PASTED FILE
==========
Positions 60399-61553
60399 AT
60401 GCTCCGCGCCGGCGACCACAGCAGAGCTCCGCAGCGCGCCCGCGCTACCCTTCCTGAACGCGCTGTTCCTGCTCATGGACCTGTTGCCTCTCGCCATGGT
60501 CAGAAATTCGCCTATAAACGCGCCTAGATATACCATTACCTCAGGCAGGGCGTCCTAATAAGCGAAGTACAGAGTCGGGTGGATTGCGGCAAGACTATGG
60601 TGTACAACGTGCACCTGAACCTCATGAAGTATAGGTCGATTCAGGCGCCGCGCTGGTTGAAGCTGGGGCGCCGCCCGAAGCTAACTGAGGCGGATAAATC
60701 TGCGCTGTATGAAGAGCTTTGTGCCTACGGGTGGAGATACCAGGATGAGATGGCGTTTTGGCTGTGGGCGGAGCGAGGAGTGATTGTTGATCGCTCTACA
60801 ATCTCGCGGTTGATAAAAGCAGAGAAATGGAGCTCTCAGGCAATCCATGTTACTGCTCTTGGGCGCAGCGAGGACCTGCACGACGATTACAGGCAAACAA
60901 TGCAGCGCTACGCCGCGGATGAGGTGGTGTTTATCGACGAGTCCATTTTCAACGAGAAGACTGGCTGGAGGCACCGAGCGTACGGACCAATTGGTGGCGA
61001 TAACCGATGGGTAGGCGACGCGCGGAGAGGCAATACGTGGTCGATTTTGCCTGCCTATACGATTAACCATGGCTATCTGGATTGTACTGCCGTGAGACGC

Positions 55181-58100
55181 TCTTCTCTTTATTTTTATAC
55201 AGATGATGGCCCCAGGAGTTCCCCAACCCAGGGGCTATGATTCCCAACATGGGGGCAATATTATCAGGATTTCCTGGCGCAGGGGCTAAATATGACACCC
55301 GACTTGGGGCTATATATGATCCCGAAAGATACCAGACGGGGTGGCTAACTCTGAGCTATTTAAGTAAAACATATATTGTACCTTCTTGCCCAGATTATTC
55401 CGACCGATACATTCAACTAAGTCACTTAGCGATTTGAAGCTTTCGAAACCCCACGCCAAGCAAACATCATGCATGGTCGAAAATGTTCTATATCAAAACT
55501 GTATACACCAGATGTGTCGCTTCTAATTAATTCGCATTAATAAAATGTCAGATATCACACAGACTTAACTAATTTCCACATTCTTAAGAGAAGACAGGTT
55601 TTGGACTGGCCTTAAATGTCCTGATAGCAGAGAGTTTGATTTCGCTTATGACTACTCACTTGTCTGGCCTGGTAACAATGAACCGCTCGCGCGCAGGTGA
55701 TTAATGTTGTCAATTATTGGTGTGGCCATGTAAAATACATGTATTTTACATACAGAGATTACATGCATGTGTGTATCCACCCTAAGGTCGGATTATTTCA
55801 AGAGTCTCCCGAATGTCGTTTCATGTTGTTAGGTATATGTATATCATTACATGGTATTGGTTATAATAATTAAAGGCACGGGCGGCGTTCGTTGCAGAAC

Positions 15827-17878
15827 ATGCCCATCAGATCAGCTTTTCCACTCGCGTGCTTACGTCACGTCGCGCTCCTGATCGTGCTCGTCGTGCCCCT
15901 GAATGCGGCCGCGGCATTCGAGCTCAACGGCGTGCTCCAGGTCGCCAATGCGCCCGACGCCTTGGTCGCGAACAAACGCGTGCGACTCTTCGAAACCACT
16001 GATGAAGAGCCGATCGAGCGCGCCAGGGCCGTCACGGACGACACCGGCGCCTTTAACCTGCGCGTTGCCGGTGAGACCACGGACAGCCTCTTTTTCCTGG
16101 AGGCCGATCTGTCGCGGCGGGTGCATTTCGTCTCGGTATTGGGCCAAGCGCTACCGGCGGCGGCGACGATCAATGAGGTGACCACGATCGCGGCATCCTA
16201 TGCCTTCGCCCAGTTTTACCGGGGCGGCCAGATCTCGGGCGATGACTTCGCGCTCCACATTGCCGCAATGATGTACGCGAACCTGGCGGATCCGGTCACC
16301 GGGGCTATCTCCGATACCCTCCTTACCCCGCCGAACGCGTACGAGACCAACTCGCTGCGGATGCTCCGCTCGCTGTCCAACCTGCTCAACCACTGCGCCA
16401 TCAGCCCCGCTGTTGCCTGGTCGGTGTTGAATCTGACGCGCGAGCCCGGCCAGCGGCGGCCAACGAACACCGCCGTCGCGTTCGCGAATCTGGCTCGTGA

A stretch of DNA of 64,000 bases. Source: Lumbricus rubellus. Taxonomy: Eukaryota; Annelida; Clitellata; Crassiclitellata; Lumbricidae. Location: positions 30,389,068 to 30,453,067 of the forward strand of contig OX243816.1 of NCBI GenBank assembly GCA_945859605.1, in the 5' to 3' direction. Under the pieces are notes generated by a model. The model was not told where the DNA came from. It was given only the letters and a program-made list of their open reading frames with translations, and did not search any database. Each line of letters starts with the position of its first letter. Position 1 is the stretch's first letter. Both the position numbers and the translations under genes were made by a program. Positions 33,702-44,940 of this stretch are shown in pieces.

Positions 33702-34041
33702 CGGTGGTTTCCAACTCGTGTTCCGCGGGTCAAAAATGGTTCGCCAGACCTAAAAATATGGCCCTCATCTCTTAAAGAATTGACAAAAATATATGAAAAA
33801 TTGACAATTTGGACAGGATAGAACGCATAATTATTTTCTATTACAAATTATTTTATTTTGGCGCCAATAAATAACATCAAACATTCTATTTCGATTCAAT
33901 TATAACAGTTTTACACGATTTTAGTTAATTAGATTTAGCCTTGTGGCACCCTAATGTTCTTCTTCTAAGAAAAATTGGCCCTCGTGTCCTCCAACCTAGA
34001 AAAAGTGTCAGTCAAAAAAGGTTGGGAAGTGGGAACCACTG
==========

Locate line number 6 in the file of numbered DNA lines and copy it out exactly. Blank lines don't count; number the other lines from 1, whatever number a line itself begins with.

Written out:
60701 TGCGCTGTATGAAGAGCTTTGTGCCTACGGGTGGAGATACCAGGATGAGATGGCGTTTTGGCTGTGGGCGGAGCGAGGAGTGATTGTTGATCGCTCTACA